Acknowledgments

This research was supported by Physical Metrology for National Strategic Needs funded by Korea Research Institute of Standards and Science (No. KRISS-2018-GP2018-0005).

References

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Biography

Sangsu Lee received a BS degree from the Department of Electrical and Computer Engineering at Ajou University, Suwon, Korea in 2017. He is currently working towards an M.S. in Department of Electrical and Computer Engineering, Ajou University, Suwon, Korea. His research interests include electromagnetic field scattering analysis and metamaterials.

Jae-Yong Kwon received a B.S. degree in Electronics from Kyungpook National University, Daegu in 1995 and M.S. and Ph.D. degrees in Electrical Engineering from the Korea Advanced Institute of Science and Technology (KAIST), Daejeon, Korea in 1998 and 2002, respectively. In 2001, he was a Visiting Scientist at the Department of High-Frequency and Semiconductor System Technologies, Technical University of Berlin, Berlin, Germany. From 2002 to 2005, he was a Senior Research Engineer at the Devices and Materials Laboratory, LG Electronics Institute of Technology, Seoul, South Korea. Since 2005, he has been a Principal Research Scientist with the Division of Physical Metrology, Center for Electromagnetic Metrology, Korea Research Institute of Standards and Science, Daejeon. Since 2013, he has been a Professor of the Science of Measurement at the University of Science and Technology, Daejeon. His current research interests include electromagnetic power, impedance, and antenna measurement. He is an IEEE Senior Member.

Dongchan Son received a B.S. degree from the Department of Electrical and Computer Engineering at Ajou University, Suwon, Korea in 2017. He is currently working towards an M.S. in the Department of Electrical and Computer Engineering, Ajou University, Suwon, Korea. His research interests include electromagnetic field scattering analysis and frequency selective surfaces.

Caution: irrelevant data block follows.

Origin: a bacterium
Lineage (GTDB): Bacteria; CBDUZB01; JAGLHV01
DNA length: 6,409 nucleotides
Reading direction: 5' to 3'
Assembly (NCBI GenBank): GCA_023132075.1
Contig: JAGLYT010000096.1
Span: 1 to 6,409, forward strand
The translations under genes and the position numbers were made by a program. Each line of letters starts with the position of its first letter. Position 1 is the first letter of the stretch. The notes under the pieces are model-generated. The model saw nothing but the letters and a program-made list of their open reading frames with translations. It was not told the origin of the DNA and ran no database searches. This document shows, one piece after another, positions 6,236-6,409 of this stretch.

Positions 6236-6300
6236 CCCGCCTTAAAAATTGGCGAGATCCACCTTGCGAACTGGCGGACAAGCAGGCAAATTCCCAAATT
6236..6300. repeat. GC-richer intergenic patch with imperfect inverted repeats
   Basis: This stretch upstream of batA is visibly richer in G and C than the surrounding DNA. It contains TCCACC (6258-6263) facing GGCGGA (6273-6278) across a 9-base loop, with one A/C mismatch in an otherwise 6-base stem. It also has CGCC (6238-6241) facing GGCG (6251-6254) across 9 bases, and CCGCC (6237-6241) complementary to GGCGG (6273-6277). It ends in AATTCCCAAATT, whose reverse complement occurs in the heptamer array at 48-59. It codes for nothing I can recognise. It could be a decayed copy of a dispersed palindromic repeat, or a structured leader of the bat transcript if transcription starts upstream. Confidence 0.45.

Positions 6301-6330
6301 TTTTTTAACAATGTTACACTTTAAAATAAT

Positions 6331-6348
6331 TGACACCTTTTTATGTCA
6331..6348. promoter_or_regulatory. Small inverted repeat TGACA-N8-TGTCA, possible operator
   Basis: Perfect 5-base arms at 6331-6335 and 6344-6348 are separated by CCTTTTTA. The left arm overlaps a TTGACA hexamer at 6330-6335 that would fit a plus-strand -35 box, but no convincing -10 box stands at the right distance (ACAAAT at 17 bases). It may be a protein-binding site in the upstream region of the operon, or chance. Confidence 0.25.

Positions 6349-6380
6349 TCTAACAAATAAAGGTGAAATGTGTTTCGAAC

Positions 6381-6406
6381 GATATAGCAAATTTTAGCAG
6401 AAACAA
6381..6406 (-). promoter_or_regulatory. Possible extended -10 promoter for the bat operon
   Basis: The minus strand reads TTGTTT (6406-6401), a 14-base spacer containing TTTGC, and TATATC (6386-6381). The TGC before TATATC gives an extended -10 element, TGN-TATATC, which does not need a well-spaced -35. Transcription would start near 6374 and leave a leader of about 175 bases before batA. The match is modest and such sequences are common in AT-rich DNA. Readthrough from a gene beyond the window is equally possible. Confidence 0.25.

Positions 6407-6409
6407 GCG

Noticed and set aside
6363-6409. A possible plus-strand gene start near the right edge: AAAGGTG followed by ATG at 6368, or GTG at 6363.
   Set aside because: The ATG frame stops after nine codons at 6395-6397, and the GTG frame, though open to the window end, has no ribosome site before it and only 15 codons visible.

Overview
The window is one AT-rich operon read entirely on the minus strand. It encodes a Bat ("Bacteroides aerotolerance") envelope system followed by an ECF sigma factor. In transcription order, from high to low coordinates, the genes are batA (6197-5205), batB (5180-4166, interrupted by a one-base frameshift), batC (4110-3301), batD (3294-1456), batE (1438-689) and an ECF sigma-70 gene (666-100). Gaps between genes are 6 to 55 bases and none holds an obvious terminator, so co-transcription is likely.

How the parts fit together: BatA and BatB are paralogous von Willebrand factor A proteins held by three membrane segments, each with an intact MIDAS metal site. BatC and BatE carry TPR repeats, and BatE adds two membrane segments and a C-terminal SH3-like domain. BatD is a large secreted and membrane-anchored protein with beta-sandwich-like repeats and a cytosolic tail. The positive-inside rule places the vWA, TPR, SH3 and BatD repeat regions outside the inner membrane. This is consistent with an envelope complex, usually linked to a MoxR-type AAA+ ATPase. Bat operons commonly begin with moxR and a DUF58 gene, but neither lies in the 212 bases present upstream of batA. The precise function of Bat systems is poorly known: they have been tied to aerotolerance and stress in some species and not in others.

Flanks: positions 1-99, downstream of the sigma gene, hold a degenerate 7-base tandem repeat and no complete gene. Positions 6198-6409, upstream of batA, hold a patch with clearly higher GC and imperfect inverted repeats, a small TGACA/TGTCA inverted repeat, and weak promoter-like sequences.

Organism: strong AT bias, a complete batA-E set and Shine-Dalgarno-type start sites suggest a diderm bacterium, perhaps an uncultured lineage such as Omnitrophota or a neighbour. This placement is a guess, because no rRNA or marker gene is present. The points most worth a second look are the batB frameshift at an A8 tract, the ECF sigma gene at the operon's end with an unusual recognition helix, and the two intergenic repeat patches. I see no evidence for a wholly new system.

Yong Bae Park received B.S., M.S., and Ph.D. degrees in Electrical Engineering from the Korea Advanced Institute of Science and Technology (KAIST), Daejeon, Korea, in 1998, 2000, and 2003, respectively. From 2003 to 2006, he was with the Korea Telecom Laboratory, Seoul, Korea. In 2006, he joined the School of Electrical and Computer Engineering, Ajou University, Suwon, Korea, where he is now a Professor. His research interests are electromagnetic field analysis and electromagnetic interference and compatibility.

Article information Continued

Fig. 1

Rectangular waveguide transition structure: a tapered rectangular waveguide.

Fig. 2

Convergence test for the number of sub-waveguides.

Fig. 3

(a) Simulation model of the tapered rectangular waveguide in ANSYS HFSS and a comparison of our computation results with the HFSS simulation results. (b) V to W, (c) E to W, and (d) V to E transitions.

Fig. 4

(a) Electric field distribution at the center of the receiving waveguide and (b) side view and (c) top view of surface current density on the walls of the receiving waveguide.

Fig. 5

Conductor loss of TE10 in the linearly tapered rectangular waveguide.

Table 1

Conductor loss of the general rectangular waveguide (WR15) and the single step and tapered transition structure (V to W)

Conductor loss (%)
WR15 (no transition) 0.0917
Single step transition 0.1868
Tapered transition (Fig. 4) 0.1559